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The conversation between Meridian Henry and Parnell James at the end of Act I in James Baldwin’s Blues for Mister Charlie, highlights some of the key aspects of the play that I discussed in my last post. Specifically, the conversation addresses issues of privilege, the continued influence of history (no matter how much we wish to deny it), and the ways that coming to the knowledge of reality “would lead, literally, to madness.” Today, I want to briefly look at these aspects in Meridian and Parnell’s conversation. This is by no means exhaustive, but I think it serves well to highlight Baldwin’s comments from his introduction to the play.


Only Meridian and Parnell remain on stage at the end of Act I. Mother Henry and the students leave, leaving the two men alone in the church. Meridian laments that he should let the people arm, and Parnell counters by saying they would be slaughtered. In response, Meridian launches into a speech about the role of Christianity plays in maintaining power. He speaks about his family’s history, even theoretically tracing it to a time before Christ where Black men, as he says, “didn’t have to take low.”

Meridian then presents a question, “I’ve had to think–would I have been such a Christian if I hadn’t been born black?” Meridian answers his own question by saying, “Maybe I had to become a Christian in order to have any dignity at all. Since I wasn’t a man in men’s eyes, then I could be a man in the eyes of God,” The problem, however, is that Christianity did not provide the humanity that Meridian and others deserve. His wife gets murdered. His son gets murdered. These events cause him to question his position and role in the movement. Rather than preaching nonviolence, he questions whether or not he should preach physical retaliation.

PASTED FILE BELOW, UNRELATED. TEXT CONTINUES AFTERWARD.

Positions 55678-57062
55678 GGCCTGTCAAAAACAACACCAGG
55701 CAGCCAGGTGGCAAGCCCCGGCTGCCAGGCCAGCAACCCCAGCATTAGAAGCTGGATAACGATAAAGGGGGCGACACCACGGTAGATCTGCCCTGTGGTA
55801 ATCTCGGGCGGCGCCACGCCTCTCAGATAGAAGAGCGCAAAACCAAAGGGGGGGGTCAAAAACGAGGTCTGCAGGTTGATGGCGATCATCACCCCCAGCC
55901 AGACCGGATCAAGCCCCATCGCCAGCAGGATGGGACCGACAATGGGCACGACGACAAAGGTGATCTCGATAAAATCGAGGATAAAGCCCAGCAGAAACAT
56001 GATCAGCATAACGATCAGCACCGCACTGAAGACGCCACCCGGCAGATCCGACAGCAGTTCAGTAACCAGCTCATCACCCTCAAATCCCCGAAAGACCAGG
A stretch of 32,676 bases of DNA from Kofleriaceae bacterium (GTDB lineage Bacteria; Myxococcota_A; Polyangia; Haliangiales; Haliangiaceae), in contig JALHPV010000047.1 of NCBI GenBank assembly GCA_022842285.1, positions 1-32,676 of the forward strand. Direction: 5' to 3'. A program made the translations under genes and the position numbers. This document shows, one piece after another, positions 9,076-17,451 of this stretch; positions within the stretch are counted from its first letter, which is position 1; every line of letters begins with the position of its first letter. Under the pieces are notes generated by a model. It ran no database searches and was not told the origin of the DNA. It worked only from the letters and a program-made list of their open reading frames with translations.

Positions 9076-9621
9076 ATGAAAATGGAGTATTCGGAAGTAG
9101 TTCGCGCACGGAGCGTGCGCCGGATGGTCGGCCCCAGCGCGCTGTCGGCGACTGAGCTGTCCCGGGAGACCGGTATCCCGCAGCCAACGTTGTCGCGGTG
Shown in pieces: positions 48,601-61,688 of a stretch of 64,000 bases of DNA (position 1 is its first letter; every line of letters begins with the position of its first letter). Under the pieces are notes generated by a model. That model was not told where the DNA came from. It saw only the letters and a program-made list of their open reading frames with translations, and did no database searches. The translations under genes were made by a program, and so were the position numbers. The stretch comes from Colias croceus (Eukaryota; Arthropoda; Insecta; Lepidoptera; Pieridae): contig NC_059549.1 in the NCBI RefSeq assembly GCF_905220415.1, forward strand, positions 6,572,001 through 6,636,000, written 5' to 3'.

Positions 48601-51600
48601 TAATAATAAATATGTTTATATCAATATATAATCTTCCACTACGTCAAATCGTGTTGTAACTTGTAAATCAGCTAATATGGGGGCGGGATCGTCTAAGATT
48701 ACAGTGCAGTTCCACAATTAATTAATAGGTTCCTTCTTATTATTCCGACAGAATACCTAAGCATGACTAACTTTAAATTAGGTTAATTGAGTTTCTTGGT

Meridian’s discussion here highlights the ways that white Christianity, at least in regard to the ideas of humility and turning the other cheek, influence and subjugate Meridian and others in the town. Slaveholders used Christianity to control enslaved individuals, constantly citing the Bible saying that slaves should obey their masters. The image of Christ telling his followers to turn the other cheek also appears later. What fails to get mentioned, though, is the righteous anger that arises when we see others being mistreated. Jesus himself got angry, most notably in the temple. However, whites deployed Christianity, as they did with legal fictions, to quell resistance and instill servility. Meridian speaks to this history in his comments, questioning the legitimacy and power of white Christianity.

Parnell becomes shocked and even tells Meridian, “I’ve never seen you like this before. There’s something in your tone I’ve never heard before–rage–maybe hatred–.” This, of course, hearkens back to Meridian and Mother Henry warning Richard of the poison that will lead to hatred. Meridian again draws on history and tells Parnell that he has, indeed, heard this tone before in “all those blues and spirituals and gospel songs you claim to love so much” (emphasis added).  Parnell counters by bringing in history: “I was talking about you–not your history. I have a history, too.” Here, and elsewhere, Parnell appears to be linking his history, from a white male background to that of Meridian. This correlation fails because Parnell’s history and Meridian’s history, while having some of the same events, do not correlate the way that Parnell thinks they do–as equals.